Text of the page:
With environmental issues, crisis often spurs action. Nuclear safety was ramped up after Three Mile Island. Hazardous waste laws were strengthened after Love Canal. And oil transport laws were refined after the Exxon Valdez spill.
Along the same lines, Hurricane Sandy has generated renewed attention to the potential effects of climate change and the issue of climate adaptation. Hurricane Sandy impacted numerous lives and the costs to New York State alone are estimated at over $40 billion. New York Governor Andrew Cuomo’s statement in the aftermath of Hurricane Sandy illustrates the impact it had on those who experienced the hurricane or observed its effects:
Extreme weather is the new normal. In the past two years, we have had two storms, each with the odds of a 100-year occurrence. Debating why does not lead to solutions — it leads to gridlock. The denial and deliberation from extremists on both sides about the causes of climate change are distracting us from addressing its inarguable effects. Recent events demand that we get serious once and for all. . . . We need to act, not simply react. (New York Daily News, November 15, 2012.)
On the other side of the country, California has been looking at climate change impacts and adaptation strategies for several years. As part of these efforts, California released a report earlier this year titled: “Our Changing Climate 2012: Vulnerability and Adaptation to the Increasing Risks from Climate Change in California.” The report predicts that “[t]emperatures in California will rise significantly during this century . . . regardless of the climate model used to predict future warming.” The report also estimates that sea level along California’s coast could rise as much as 10 to 18 inches by 2050. According to the report, such arise would substantially increase the frequency of coastal storms with the potential to harm people and damage property. The potential financial implications are substantial: California currently has $50 billion worth of property and at least 260,000 people located in areas vulnerable to the 100-year coastal flood.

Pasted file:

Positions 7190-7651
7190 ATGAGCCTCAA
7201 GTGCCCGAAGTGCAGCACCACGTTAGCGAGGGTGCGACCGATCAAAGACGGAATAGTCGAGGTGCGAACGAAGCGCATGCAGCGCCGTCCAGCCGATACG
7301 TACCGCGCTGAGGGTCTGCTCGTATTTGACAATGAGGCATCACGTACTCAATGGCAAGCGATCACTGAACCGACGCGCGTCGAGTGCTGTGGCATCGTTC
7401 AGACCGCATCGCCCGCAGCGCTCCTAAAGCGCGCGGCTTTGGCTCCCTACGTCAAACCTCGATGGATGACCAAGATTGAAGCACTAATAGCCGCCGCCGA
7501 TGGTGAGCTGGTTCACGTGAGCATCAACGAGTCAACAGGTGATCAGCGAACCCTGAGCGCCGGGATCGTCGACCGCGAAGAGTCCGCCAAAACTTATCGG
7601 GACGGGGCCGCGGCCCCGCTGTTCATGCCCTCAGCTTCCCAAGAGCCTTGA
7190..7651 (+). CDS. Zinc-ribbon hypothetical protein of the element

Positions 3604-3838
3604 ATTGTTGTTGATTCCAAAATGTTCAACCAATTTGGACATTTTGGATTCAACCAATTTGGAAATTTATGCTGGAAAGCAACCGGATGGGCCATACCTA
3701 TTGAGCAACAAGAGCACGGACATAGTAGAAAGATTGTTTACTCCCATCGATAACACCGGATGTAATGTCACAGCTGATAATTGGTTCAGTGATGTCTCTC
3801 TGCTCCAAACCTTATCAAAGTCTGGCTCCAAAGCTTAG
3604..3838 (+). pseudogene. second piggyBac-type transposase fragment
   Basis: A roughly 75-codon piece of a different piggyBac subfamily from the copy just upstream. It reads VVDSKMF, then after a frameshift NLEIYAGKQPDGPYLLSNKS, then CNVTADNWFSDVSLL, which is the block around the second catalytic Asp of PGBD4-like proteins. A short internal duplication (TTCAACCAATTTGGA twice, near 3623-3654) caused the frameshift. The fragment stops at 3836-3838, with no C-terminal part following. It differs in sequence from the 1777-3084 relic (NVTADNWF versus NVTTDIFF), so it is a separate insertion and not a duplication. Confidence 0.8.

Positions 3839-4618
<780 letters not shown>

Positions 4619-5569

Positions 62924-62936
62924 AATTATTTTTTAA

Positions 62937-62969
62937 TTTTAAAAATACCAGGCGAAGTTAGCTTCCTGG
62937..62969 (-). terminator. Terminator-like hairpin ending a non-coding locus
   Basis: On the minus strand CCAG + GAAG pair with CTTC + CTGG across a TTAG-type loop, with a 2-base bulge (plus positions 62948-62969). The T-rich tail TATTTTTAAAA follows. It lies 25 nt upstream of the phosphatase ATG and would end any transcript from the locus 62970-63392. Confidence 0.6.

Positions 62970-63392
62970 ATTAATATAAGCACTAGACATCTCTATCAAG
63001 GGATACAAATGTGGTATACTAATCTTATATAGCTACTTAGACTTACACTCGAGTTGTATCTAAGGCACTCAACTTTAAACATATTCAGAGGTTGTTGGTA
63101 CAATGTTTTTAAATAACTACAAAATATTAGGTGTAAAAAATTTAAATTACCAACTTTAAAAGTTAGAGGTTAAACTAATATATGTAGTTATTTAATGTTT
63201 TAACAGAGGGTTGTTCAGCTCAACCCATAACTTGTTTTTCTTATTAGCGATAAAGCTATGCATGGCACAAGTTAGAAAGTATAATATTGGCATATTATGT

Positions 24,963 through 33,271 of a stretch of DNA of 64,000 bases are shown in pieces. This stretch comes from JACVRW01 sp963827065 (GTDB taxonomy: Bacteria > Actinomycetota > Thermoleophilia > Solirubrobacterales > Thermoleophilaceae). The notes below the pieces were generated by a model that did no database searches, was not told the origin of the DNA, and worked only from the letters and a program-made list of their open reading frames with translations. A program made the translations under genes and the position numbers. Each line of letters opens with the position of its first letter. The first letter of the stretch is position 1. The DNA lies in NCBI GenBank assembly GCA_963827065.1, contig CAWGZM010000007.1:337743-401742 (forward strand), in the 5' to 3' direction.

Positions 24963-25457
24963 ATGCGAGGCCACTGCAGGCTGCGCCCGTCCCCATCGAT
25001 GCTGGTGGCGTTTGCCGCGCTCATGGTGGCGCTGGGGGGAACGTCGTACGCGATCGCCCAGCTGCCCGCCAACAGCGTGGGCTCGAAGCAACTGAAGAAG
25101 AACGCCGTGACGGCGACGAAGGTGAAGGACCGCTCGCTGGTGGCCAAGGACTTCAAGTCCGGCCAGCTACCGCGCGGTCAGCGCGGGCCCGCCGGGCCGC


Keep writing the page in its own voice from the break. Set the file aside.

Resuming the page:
The situations in New York and California indicate that 2013 may be the year that governments begin to take action to prepare for the potential effects of climate change.
Climate Change in Context
When evaluating whether to move forward with climate adaptation strategies, it is appropriate to consider the larger context of climate change.